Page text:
To close out my recent series of columns addressing easily neglected yet critical aspects of commissioning, I want to unequivocally state that just because a project is small doesn't mean it shouldn't be commissioned. Facility operators know this intuitively, but capital project planners may need to be convinced.
Many building owners want a simple formula for determining whether or not a project will be commissioned. The obvious and easy approach is to assign a dollar limit, i.e., every project over a certain construction cost will be commissioned. Everyone has a project budget, so no extra analysis is required. Unfortunately, this isn't necessarily in the facility owner's best interest.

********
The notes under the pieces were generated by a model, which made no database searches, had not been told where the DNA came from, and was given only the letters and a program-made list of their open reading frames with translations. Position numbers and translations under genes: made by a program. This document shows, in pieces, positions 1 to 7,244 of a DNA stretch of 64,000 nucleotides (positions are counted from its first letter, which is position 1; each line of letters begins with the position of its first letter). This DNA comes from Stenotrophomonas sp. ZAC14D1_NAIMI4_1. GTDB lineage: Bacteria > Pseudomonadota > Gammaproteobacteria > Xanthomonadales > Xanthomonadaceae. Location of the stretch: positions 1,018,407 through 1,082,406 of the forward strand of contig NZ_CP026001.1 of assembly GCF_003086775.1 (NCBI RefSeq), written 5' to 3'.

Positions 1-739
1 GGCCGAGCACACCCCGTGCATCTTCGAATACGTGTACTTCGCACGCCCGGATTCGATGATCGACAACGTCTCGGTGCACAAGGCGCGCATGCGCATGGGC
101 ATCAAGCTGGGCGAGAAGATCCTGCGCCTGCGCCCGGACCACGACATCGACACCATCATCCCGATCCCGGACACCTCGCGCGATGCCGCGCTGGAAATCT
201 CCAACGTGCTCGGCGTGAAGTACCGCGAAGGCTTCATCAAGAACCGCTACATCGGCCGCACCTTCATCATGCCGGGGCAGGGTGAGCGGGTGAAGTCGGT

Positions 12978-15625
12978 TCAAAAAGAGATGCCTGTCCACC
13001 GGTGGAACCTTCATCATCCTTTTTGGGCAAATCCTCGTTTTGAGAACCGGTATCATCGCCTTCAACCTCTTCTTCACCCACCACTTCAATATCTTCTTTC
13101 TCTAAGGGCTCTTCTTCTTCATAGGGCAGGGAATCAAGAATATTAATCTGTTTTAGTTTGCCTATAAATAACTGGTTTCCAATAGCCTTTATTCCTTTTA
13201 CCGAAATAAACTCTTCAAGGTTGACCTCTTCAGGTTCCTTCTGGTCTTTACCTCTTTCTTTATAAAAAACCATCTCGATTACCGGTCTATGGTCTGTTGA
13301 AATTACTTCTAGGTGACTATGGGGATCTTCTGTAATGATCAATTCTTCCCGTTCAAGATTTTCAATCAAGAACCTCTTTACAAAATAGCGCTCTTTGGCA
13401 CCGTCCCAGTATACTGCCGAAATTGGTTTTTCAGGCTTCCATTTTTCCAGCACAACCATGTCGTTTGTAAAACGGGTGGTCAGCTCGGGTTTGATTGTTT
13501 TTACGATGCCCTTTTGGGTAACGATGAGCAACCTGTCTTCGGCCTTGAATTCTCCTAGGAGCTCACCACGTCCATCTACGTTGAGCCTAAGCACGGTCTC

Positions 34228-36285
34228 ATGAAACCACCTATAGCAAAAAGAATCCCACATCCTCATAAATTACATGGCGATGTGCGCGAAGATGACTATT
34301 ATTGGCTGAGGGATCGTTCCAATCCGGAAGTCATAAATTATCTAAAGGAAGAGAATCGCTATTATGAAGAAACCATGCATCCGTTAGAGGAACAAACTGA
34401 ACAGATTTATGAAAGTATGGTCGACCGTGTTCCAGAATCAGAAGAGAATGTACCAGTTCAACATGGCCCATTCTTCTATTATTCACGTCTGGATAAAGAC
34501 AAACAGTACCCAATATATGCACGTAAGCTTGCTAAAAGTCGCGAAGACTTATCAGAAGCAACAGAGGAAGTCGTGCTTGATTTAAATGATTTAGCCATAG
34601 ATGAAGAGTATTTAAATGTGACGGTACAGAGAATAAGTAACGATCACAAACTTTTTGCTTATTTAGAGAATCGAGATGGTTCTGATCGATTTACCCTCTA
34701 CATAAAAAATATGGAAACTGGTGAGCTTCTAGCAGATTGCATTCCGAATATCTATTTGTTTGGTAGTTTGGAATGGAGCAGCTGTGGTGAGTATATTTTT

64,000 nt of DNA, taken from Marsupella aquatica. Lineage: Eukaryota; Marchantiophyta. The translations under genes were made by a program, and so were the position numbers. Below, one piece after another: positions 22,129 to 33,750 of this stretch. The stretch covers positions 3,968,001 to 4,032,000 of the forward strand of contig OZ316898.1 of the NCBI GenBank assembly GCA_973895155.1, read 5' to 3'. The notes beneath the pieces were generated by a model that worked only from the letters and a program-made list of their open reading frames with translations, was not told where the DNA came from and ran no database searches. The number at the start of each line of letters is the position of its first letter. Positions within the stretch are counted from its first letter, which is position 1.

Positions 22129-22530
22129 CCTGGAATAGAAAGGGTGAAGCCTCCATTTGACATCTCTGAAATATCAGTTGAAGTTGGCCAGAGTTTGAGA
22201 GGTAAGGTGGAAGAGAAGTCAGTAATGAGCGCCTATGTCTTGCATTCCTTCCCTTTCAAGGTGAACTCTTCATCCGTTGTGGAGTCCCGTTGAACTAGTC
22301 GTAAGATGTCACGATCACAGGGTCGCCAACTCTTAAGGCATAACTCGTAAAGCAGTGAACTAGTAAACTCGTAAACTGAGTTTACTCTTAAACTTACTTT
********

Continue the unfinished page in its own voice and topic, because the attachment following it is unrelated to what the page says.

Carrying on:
It may be more critical to commission a "small" project than some very large projects. In fact, mechanical and electrical infrastructure projects often fall into most owners' definition of "small." This is because many owners have difficulty funding multi-million dollar infrastructure projects that don't result in something tangible like new finishes and/or larger spaces. As such, building infrastructure projects tend to be implemented piecemeal in relatively small (compared to major building additions and renovations) projects.
Examples of such infrastructure projects include but are not limited to adding standby or emergency power; replacing central plant boilers, chillers, and compressors; converting air-handling systems from constant volume to variable volume; replacing aging electrical gear; and integrating existing building systems. These projects are some of the most important to commission for a variety of reasons, but they are, surprisingly, often overlooked from a commissioning perspective.